Another unique attribute of Ribbot is its motor configuration; whereas most bots will use 2-3 large motors for their drive and weapon, Ribbot uses a total of 8 independent motors, some of which are linked with chains to provide dual redundancy.

Ribbot had a 4-2 record in the 2020 season, and has a career record of 10-5 as of March 2021. Ribbot has won every match by knockout.

  • Ribbot was originally intended to have a 3rd weapon module, a horizontal drum spinner.
  • In any weapon configuration, Ribbot is able to operate inverted if needed.
  • The front tires of Ribbot are solid rubber to prevent the weapon from drooping and hitting the floor. The rear wheels are normal inflated tires for better traction.

Ribbot is displayed with 3 NHRL bots: Polywog, Sepi01, and Silk.

Related NHRL bots: Polywog, Polyester, Silk, Sepi01, Mantella, Taurine, HotLeafJuice.


Sharko is a 220lb bot built by veteran bot builder Edward Robinson that competed until 2020. This is the 2020 version of the bot. It is an iconic and easy-to-recognize bot, which bears a resemblance to prehistoric Helicoprion sharks.

The blue plastic that makes up the shark’s exterior also makes it one of the few non-metal armor packages from that season.

Sharko’s primary weapon is a pneumatic flipping mechanism, housed in its head. The mouth could also close and bite down on opponents, to pin them in place or drag them around.

Sharko had a 0-3 record in the 2020 season, notably losing to SMEEEEEEEEEEEEE, surviving a flaming suplex versus Slap Box in a unanimous judge’s decision, and suffering grievous damage against Captain Shrederator (much of which you can see here).

  • Sharko’s plastic armor is 85% recycled material.
  • Edward Robinson originally had a career as a professional fire-breather and sword-swallower.
  • The 2019 version of Sharko went on to become a house robot for 30lb fights after



This is a 250lb scaled-up version of team lead Joe Fabiani’s 3lb NHRL bot of the same name. SMEEEEEEEEEEEEE was one of the largest bots of the 2021 season, measuring in at 14 feet across (1 foot for every “E” in its name).

The bot is composed of 2 independently-controlled drive and weapon systems on either end of the bot, each featuring 2 custom Polytek wheels and a 17lb AR500 steel undercutter weapon. Between these two sections are 3 pin-linked sections that are intended to encircle and immobilize opponents, as the weapons on either side come in for a pincer attack.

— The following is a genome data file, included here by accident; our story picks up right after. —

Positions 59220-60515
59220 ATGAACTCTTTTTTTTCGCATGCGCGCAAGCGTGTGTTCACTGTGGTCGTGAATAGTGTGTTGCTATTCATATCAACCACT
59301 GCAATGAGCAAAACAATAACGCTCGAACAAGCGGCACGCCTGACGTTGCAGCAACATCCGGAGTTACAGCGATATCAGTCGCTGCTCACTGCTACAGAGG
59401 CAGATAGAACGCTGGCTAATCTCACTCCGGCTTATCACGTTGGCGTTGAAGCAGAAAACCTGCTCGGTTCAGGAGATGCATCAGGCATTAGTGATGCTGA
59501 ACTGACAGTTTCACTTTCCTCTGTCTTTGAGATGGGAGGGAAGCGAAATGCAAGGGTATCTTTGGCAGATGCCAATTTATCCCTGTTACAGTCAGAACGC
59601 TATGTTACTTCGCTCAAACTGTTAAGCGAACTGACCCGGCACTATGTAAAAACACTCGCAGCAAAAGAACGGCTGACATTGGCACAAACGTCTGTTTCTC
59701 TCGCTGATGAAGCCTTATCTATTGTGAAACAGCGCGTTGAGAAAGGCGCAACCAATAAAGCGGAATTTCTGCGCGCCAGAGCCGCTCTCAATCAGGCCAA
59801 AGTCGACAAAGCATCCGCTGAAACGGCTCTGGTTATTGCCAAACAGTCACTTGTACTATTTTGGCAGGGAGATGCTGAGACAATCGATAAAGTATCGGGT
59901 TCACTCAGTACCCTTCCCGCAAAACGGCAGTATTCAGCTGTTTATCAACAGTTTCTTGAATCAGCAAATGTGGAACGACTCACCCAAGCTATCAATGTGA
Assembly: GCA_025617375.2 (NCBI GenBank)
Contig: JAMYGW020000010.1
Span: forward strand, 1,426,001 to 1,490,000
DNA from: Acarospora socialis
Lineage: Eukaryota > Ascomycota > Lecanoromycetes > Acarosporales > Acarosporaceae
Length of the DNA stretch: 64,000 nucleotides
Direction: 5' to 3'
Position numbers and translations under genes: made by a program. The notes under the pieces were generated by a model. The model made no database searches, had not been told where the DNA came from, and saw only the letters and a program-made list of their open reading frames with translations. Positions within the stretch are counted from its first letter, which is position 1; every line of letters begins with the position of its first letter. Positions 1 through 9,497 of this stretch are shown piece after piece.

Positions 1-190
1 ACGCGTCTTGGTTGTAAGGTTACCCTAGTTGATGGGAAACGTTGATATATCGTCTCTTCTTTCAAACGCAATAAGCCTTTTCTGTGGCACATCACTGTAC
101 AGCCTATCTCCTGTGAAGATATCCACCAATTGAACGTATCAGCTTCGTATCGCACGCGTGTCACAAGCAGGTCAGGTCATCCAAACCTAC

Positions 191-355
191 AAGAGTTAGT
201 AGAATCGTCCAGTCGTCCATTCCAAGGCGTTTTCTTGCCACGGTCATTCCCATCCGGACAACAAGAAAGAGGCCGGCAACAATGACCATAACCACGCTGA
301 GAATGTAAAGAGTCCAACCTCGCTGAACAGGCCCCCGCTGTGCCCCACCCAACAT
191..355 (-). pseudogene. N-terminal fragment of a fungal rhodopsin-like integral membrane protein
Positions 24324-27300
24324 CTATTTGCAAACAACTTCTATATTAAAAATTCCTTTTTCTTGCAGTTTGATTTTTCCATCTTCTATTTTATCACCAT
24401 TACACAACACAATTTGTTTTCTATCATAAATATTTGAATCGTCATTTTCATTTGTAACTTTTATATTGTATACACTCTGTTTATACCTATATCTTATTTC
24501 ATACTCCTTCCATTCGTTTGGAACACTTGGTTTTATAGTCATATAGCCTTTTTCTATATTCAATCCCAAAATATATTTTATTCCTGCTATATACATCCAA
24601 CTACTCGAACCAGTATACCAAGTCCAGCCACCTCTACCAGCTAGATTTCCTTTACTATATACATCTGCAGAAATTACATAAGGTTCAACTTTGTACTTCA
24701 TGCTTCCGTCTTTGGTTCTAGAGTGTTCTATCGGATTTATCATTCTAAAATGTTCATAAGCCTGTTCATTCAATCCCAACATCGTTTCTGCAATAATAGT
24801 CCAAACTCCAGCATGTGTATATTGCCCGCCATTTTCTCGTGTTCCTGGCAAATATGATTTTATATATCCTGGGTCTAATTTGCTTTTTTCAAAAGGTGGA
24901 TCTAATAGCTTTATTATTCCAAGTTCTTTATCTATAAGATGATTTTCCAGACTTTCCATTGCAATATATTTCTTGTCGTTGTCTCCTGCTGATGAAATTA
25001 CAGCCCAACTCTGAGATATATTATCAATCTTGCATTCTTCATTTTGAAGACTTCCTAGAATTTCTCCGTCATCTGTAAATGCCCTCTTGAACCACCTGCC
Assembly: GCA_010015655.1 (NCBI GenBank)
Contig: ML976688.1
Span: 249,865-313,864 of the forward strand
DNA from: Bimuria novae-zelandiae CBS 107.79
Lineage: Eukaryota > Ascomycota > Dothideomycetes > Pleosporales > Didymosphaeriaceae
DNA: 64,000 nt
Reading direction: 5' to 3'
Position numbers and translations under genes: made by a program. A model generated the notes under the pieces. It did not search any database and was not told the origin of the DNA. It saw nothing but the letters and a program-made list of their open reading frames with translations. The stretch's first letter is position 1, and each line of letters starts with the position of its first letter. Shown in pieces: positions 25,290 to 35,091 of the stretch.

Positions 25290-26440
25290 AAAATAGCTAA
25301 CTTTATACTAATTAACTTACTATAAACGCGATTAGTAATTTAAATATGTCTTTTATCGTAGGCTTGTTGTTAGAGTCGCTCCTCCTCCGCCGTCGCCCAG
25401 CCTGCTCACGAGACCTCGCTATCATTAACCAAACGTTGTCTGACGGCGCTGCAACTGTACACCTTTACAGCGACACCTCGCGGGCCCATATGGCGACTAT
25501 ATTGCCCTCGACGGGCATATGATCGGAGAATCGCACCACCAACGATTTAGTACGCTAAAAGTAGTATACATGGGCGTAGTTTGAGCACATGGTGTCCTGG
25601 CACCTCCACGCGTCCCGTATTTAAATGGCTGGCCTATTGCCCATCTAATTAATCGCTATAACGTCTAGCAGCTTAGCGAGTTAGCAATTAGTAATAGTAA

SMEEEEEEEEEEEEE had a 1-2 record in 2021, bringing its career record to 3-5. Joe has announced that the 2021 edition will be the last iteration of 250lb SMEEEEEEEEEEEEE.

  • SMEEEEEEEEEEEEE was too wide to fully turn or move in the test box.
  • SMEEEEEEEEEEEEE is reportedly one of the least expensive 250lb bots to fight in the 2020/2021 seasons, with the 2020 version only costing $3800.
  • SMEEEEEEEEEEEEE has a secret message engraved in its weapons using a custom made font, only visible from the underside.

Related NHRL bots: Smeeeeeeeee (3lb), Booooring

War? EZ!

WAR? EZ! is a 250lb bot that competed in the 2020 season, built by father-and-son team Jonathan and Dyhlan Juarez. The bot features a 40lb vertical spinner made of 2” thick S7 tool steel. The 4 large rubber tires give WAR? EZ! excellent handling, maneuvering, traction, and top speed.

WAR? EZ! had a 1-2 record in 2020, with all fights ending in knockouts.

  • WAR? EZ! was originally intended to have a self-righting mechanism, that was cut for being overweight. This would have potentially saved the bot in its 2 losing matches.
  • WAR? EZ! has a drive system powerful enough to tow trucks and move crates around.
  • The bot's name was inspired by the builders' last name.

Related NHRL bots: War? Hard!, Ti

Other Displays

Materials Display

Ever wonder what the difference is between the various materials used in combat robots? This display will has details and touchable samples of the following materials:

  • AR500 alloy steel
  • A36 mild steel
  • 304 stainless steel
  • 6061-T6 aluminum
  • Grade 5 titanium
  • UHMW plastic
  • HDPE plastic
  • Carbon fiber
  • S7 tool steel (coming soon)
  • TPU plastic (coming soon)

Robot Wars Middleweight Trophy, 1996

This is a Robot Wars trophy from 1996 won by builder Dan Danknick for his bot Agamemnon. Danknick auctioned the trophy in 2022, donating the proceeds for treatment for Marc Thorpe's Parkinson's disease.

Thorpe is a vital figure in the history of combat robotics, having founded the original US-based Robot Wars in 1994, which introduced the sport of combat robotics to the world. You can help Marc with his treatment here.